Heart, Soul, Mind

November 30, 2007

While pondering the topic of consecration, I was struck by something Elder Maxwell said:

We tend to think of consecration only as yielding up, when divinely directed, our material possessions. But ultimate consecration is the yielding up of oneself to God. Heart, soul, and mind were the encompassing words of Christ in describing the first commandment, which is constantly, not periodically, operative (see Matt. 22:37) (emphasis his).

I wonder how often we really consider what it means to offer up all of our hearts, souls, and minds. Elder Maxwell reminds us that just as Ananias and Sapphira “kept back part of the price” (see Acts 5:1-11), we tend to hold back in these facets of our lives.

I’ve been tossing around some possible questions we might ask ourselves about our degree of consecration of heart, soul, and mind. (Please feel free to add questions to the list, as I imagine there are many others we could consider.)


  • Are our hearts set on any of the things of this world (riches, praise, honor, promotions, learning, earthly skills, success, appearances, philosophies, … the list is endless)? Would we be willing to give any and all of these things to the Lord? Should we give any of these things up to better follow Him?
  • Do we follow and sustain the Lord’s authorized servants with all of our hearts?
  • Do we give our whole hearts in love to our families?
  • Do we serve in our callings with all of our hearts?
  • Do we have broken hearts and contrite spirits?
  • Are our hearts hardened by grudges, resentment, judgment, hatred?
  • Is the Lord close to the “thoughts and intents of [our[ heart[s]”? (Mosiah 5:13)
  • Are our hearts pure and our hands clean?


  • Do we give deliberate and concerted effort to feed our spirits daily through scripture study, prayer, and remembering the Savior?
  • Do we strive to keep all of the covenants we have made?
  • Do we attend the temple regularly?
  • Do we seek for true conversion by being immersed in and absorbed by the gospel?

One consideration in this facet of consecration is the scripture that defines the soul as both spirit and body. Some questions to ask then are:

  • Do we live the law of chastity?
  • Do we care for our bodies as well as our spirits?
  • Do we live the dos and don’ts of the Word of Wisdom?
  • Are we modest in dress, speech, and behavior?
  • Do we allow bodily passions and appetites to drive us, or are we driven by the Spirit?
  • Are we striving to alleviate the physical suffering of those around us who are temporally poor and needy?
  • Do we show reverence for covenants physically as well as spiritually?


I like what Elder Maxwell said about this topic.

Since knees often bend long before minds, holding back this “part” deprives God’s work of some of mankind’s very best intellects. Far better to be meek like Moses, who learned things he “never had supposed” (Moses 1:10). Yet, sadly, brothers and sisters, in the subtle interplay of agency and identity, there is so much hesitation. The surrender of the mind is actually a victory, because it then introduces us to God’s stretching and “higher” ways! (see Isa. 55:9).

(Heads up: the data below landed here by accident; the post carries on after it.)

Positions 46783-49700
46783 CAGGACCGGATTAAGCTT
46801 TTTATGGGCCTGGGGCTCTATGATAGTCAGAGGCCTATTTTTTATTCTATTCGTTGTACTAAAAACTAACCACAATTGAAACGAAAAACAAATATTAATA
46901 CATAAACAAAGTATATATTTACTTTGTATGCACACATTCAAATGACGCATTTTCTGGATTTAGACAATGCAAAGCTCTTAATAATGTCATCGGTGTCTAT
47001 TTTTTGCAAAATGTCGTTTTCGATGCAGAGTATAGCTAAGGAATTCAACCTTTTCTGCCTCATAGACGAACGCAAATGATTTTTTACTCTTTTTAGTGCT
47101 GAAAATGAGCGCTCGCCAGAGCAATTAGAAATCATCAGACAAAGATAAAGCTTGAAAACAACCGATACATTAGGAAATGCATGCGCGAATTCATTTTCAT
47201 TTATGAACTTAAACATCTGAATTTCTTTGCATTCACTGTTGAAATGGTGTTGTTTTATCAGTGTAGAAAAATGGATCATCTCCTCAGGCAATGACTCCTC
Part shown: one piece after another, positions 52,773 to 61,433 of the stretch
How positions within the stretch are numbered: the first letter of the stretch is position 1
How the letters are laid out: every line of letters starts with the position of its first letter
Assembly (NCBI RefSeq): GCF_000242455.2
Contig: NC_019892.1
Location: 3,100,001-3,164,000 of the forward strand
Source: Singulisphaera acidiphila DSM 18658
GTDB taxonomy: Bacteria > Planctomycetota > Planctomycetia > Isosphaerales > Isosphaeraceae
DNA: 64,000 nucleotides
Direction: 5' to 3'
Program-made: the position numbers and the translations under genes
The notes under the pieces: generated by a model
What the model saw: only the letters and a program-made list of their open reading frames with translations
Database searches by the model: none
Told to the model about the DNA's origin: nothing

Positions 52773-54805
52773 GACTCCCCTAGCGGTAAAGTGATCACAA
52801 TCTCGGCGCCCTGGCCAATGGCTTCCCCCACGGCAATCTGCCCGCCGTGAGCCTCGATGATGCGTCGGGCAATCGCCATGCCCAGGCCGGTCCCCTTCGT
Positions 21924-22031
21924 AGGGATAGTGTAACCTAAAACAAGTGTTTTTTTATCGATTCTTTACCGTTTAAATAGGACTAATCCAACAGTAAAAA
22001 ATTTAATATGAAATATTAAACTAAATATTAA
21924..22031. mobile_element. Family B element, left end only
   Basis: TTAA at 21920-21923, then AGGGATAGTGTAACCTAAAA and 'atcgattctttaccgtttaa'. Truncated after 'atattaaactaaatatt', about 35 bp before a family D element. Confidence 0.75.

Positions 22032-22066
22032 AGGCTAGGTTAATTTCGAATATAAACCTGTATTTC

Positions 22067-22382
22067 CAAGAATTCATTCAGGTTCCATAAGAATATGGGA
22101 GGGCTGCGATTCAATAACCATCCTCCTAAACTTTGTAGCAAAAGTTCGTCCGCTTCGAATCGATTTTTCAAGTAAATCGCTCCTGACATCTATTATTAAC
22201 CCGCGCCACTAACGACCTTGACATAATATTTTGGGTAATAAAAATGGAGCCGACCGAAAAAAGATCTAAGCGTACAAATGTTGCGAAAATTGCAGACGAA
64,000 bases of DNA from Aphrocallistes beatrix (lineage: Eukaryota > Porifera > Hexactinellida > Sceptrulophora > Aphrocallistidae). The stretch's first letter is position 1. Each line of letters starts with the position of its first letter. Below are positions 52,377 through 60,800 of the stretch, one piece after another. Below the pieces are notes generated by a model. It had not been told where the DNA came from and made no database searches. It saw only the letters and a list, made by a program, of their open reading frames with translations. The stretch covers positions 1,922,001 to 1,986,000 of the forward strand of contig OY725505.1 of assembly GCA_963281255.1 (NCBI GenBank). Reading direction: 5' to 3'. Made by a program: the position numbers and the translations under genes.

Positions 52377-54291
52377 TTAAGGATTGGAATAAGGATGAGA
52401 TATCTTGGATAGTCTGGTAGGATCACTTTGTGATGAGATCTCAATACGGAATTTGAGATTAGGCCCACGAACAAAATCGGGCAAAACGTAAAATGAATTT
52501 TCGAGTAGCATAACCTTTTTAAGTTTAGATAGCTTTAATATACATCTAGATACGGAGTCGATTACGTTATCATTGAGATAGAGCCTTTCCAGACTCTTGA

Whew. There is much to consider on the path to true consecration. (And this, of course, is only a small list of questions we could ask ourselves!) I find comfort in recognizing that this is all a process, and remembering the eternal blessings that will come as we truly give our whole selves and wills to God. Elder Maxwell said:

Spiritual submissiveness is not accomplished in an instant, but by the incremental improvements and by the successive use of stepping-stones. Stepping-stones are meant to be taken one at a time anyway. Eventually our wills can be “swallowed up in the will of the Father” as we are “willing to submit … even as a child doth submit to his father” (see Mosiah 15:7; Mosiah 3:19)….In striving for ultimate submission, our wills constitute all we really have to give God anyway. The usual gifts and their derivatives we give to Him could be stamped justifiably “Return to Sender,” with a capital S. Even when God receives this one gift in return, the fully faithful will receive “all that [He] hath” (D&C 84:38). What an exchange rate!

Heart, soul, mind. It all must go on the altar in order to enjoy the full blessings of the gospel, now and eternally.



  1. One other thought as I was listening to Elder Bednar’s most recent talk (linked above). As we truly give our everything to God, we open up the blessings of grace more in our lives, thus allowing our natures to be truly changed. All the discipline in the world won’t be sufficient for our natures to change. The more we turn our lives over to God, the more He can mold us and help us become truly converted and thus truly consecrated for His purposes.

  2. Every mention of the law of consecration in the Doctrine of Covenants refers to property, riches, and/or the poor. And just like I mentioned in my original post, we have successfully used revision to eliminate the scriptures most prominent teaching and the Law of Consecrations literal plain and precious truths from our discourse.

    With that said, what exactly are we even talking about in your post?


    -What does it mean to any and all things to the Lord? Does God need my wealth? How do we give something to God? Is there a delivery box? What is more important to God – our allegiance to Him, or those we help as we follow Him? If the former, what does that say about God?
    -As above, does God care more about following men that at times act as prophets, or utilizing prophetic messages to help out his children?
    -What does it mean to give our whole hearts to our families?
    -What does it mean to serve in our callings with all our hearts?
    -What does it mean to have a broken heart and a contrite spirit?
    -What does it mean to have the Lord close to the thoughts and intents of our hearts? Does God want us walking around all day with a picture of Jesus in our minds? Does singing hymns to ourselves, praying non-stop, and wearing our CTR rings make us more favorable in the eyes of God?
    -What does it mean to have our hearts pure and our hands clean? Clean of what?